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Apparel Pro: Heated Apparel

Fifteen years ago I was touring with a group of riders hoping to stretch the season and we were looking for one last hurrah before putting our bikes away for winter. After a few days of riding in the Deal’s Gap area, we woke up at the Deals Gap Motorcycle Resort with a thick layer of frost on the bikes. My heart sank several inches knowing I would suffer for the first time while riding. I didn’t have a stitch of heated apparel. And at that time, I didn’t have a clue how valuable it could be.

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Fifteen years ago I was touring with a group of riders hoping to stretch the season and we were looking for one last hurrah before putting our bikes away for winter. After a few days of riding in the Deal’s Gap area, we woke up at the Deals Gap Motorcycle Resort with a thick layer of frost on the bikes. My heart sank several inches knowing I would suffer for the first time while riding. I didn’t have a stitch of heated apparel. And at that time, I didn’t have a clue how valuable it could be.

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Fast forward to present and we now have many choices of apparel and many different technologies to choose from. The three main ways of delivering heat in motorcycle and snowmobile apparel these days are via wires, panels and polymers. The ski, snowmobile, and motorcycle industries have been borrowing ideas from each other and upping the game for effective heating in cold temperatures for years. My naiveté back then isn’t unusual among newer riders, nor is it unusual amongst relocated riders new to a colder climate, and this is a golden opportunity to generate more PG&A sales for your dealership.

The three main ways of delivering heat in motorcycle and snowmobile apparel these days are via wires, panels and polymers. The ski, snowmobile and motorcycle industries have been borrowing ideas from each other and offer an opportunity to generate more PG&A sales for your dealership in colder climates.

This season there are three items on my radar for winter riding, which I’ll list according to price. The first is Choko Design’s rechargeable heated insoles, which are water resistant and offer three temperature settings on their remote control. The MSRP of $94.95 makes them a no-brainer for my feet. The second item I’m looking at is Highway 21’s radiant heated glove. They have armored knuckles, genuine leather construction, 100g of Thinsulate insulation and operate on a lithium ion battery and controller with three settings. Those are a bit pricier with an MSRP of $209.95.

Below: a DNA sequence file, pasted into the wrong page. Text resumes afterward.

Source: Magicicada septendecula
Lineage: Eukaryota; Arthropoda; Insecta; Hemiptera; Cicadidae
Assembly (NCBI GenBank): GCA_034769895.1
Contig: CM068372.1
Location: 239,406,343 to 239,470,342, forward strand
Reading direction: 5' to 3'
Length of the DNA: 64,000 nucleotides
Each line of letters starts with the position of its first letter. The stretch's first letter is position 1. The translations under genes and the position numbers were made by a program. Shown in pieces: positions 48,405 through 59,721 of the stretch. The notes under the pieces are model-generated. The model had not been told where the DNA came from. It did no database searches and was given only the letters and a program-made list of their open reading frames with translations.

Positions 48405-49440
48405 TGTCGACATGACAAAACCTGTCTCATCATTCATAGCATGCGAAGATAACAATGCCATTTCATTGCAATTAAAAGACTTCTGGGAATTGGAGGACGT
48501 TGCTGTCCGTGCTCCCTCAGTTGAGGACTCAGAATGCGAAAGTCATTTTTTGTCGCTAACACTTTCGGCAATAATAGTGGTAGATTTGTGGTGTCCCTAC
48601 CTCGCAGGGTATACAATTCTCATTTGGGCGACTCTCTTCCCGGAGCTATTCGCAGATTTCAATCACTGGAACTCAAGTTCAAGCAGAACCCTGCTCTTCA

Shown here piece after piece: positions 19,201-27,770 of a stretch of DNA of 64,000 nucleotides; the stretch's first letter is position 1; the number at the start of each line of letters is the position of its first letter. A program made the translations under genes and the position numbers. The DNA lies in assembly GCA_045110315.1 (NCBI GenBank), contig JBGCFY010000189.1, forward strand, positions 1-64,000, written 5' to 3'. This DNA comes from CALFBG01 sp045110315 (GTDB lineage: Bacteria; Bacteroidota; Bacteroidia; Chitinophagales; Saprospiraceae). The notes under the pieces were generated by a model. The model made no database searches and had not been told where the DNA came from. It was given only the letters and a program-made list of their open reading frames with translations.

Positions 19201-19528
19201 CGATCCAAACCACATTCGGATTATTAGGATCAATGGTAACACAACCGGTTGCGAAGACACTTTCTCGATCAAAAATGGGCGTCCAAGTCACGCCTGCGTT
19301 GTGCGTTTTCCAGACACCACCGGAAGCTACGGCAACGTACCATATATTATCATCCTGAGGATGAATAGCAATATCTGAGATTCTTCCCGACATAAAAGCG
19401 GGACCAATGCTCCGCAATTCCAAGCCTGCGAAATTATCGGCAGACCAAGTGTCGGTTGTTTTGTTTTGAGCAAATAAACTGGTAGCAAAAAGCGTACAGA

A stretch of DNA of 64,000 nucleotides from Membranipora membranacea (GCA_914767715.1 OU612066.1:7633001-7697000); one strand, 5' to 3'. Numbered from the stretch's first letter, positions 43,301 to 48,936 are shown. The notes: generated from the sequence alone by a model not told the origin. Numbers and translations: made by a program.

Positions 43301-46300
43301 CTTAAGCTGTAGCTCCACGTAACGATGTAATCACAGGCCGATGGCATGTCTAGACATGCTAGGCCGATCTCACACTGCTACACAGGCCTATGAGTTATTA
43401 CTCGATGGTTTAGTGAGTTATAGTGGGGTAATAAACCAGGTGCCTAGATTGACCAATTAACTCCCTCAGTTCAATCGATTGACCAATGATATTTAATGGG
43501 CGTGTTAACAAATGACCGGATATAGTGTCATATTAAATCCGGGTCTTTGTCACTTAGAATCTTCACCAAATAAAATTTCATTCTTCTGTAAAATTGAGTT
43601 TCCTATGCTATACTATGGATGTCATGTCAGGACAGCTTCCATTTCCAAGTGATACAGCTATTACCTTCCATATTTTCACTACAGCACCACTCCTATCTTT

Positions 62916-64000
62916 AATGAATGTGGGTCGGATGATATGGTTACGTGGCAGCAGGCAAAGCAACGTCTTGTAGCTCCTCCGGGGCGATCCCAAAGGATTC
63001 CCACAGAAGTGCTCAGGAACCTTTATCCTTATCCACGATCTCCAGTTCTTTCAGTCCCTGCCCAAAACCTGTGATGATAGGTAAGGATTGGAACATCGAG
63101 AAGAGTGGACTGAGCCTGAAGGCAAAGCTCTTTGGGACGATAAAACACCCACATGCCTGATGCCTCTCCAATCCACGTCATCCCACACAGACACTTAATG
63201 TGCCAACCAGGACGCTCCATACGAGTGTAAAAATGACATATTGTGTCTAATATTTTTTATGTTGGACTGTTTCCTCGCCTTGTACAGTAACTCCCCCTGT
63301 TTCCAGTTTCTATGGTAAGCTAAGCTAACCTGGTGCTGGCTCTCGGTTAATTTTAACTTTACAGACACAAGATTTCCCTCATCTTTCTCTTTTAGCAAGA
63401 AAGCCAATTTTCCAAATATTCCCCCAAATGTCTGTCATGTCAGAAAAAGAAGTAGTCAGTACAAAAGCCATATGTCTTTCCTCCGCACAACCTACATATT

The heated jacket I am wanting to get my hands on is Mobile Warming’s Dual Power heated jacket. Made from flexible water-resistant and wind-proof Windshark® softshell material, the jacket has two power modes; either tie into your vehicle’s 12volt electrical system while riding, or use the portable, powerful Lithium-ion rechargeable battery to keep you warm off the bike. This jacket comes in both men’s and women’s versions and retails for $299.99.

There are so many great products on the market these days, and there’s never before been as many options for staying warm while enjoying powersports year round. Each style of warming and type or garment has their advantages and disadvantages, and the important thing to remember is that an insulated layer is necessary for optimal warmth. This can be an inner layer of a jacket, or an independent layer. Stocking a jacket meant for layering under protective apparel and training staff on how to sell it can lead to additional sales in the shoulder seasons.

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